I think I see your point, I just don't agree with it.  :-)   The difference is, we don't have clear video evidence of Zach doing anything wrong. With Tiger we do, and we're considering ignoring it.

 

By your argument there are no fair competitions in any sports. The 3 refs in NBA games aren't going to see every violation that every player does.

 

The 3 refs don't have to see anything.  They still go to the video, and conference.  And, really, if the argument against not allowing call-ins is "we may miss some infractions", then it's pretty clear that golf is no longer a "self-policing" sport, right?  I mean, it either is self-policing (with an assist from fellow competitors), or it isn't.  In that case, I don't want somebody on a couch policing the sport, I want more rules officials on the course.  Put a rules official with every group, or watching every player.  Isn't that more equitable than this entrapment-style* officiating we have now?  Why would we think it's fair to only catch the stuff on camera as opposed to trying to catch every possible infraction there is?  I don't care how much it costs, but if it's about catching all possible infractions, get more rules officials, not more viewers.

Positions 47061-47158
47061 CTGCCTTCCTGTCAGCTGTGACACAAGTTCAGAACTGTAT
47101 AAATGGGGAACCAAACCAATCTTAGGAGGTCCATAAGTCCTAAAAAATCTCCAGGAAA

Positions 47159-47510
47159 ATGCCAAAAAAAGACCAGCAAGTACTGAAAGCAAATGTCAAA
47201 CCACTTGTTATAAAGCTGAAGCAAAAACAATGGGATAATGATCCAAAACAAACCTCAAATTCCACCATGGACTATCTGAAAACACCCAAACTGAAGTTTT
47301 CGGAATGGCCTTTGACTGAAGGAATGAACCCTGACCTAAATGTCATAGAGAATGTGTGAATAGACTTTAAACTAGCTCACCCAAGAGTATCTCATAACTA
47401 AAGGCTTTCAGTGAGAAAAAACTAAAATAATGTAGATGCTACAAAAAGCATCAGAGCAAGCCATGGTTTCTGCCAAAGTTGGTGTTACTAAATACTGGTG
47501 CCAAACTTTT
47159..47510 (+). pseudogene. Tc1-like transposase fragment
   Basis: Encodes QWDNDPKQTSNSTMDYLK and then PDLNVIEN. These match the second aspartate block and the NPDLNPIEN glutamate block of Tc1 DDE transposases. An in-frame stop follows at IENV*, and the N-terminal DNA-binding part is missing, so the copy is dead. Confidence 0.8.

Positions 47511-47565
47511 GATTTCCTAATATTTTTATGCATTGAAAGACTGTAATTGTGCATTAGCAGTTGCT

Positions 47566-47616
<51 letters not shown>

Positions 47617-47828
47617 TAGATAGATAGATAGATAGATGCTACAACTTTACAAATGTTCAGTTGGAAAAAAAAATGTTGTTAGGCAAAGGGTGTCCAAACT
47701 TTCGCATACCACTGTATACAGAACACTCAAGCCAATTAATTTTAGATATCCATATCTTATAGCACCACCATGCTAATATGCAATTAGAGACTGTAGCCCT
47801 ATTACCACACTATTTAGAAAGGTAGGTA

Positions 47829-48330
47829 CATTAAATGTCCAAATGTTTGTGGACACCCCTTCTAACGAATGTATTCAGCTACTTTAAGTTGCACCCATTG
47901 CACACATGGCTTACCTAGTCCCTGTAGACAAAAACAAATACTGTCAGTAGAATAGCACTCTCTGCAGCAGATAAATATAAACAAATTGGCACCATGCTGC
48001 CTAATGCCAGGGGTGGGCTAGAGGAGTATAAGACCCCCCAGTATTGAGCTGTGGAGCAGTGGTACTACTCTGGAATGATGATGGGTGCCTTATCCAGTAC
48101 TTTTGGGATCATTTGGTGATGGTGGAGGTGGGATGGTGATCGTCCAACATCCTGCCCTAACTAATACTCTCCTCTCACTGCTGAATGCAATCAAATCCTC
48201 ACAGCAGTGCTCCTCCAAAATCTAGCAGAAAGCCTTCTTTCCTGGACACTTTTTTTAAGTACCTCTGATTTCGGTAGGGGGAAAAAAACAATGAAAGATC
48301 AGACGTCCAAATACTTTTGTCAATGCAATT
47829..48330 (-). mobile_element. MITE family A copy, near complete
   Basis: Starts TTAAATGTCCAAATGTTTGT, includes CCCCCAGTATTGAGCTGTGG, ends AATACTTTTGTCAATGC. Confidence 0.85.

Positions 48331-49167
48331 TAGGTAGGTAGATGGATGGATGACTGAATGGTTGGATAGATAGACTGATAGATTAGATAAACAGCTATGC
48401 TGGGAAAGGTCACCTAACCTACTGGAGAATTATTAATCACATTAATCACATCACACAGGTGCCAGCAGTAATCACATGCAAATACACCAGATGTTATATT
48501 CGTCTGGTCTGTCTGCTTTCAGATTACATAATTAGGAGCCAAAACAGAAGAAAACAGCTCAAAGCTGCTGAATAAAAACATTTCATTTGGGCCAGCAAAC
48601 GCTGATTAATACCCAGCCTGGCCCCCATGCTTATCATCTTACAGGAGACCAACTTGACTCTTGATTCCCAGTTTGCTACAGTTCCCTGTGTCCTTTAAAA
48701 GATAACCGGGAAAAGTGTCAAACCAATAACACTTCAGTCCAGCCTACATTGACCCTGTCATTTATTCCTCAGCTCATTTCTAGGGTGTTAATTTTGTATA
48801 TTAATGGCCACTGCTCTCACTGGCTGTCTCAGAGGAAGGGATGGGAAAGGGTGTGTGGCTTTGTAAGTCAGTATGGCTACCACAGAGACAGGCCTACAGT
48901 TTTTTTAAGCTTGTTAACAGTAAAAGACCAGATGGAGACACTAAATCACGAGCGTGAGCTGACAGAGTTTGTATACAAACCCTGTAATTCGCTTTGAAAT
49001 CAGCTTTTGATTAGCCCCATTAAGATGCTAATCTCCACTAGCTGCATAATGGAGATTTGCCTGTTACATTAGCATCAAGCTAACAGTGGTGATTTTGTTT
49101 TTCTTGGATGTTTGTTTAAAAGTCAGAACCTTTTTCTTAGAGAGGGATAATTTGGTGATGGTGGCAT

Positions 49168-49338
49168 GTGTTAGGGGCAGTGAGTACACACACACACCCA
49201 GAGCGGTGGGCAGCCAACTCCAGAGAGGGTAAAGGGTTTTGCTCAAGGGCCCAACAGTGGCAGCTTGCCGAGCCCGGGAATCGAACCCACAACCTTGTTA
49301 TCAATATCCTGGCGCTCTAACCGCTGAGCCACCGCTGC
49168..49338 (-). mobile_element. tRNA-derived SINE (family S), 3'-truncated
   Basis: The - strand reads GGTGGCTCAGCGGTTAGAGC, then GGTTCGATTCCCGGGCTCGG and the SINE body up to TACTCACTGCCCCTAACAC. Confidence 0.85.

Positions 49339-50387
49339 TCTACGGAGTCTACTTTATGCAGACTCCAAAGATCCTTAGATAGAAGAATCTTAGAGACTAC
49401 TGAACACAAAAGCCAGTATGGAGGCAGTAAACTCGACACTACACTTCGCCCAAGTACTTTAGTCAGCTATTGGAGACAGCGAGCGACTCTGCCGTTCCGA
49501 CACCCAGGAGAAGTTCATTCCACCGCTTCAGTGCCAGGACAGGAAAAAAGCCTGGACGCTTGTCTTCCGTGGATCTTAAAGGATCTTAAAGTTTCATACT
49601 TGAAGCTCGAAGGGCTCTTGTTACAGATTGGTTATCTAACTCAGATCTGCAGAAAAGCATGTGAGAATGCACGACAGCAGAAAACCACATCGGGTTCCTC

*explanation of "entrapment style" officiating:

 

1) I'm going to watch you and closely study if you ever unintentionally break a rule.

2) I can't talk to you (as the viewer, or as an TV analyst), and you can't talk to me, so I can't alert you that you're about to, or you did, break a rule.  I just watch you do it.

3) 15 minutes, 2 hours, or 8 hours later, I alert somebody that you broke the rule, and eventually a penalty is assessed.

post #62 of 202

I don't like the call-in violations, primarily because of the inequity. But I also believe that a player should notify a rules official if he is going to do anything that may affect his lie or the ball. Tiger, above all others, because SOMEBODY is going to see it if something happens.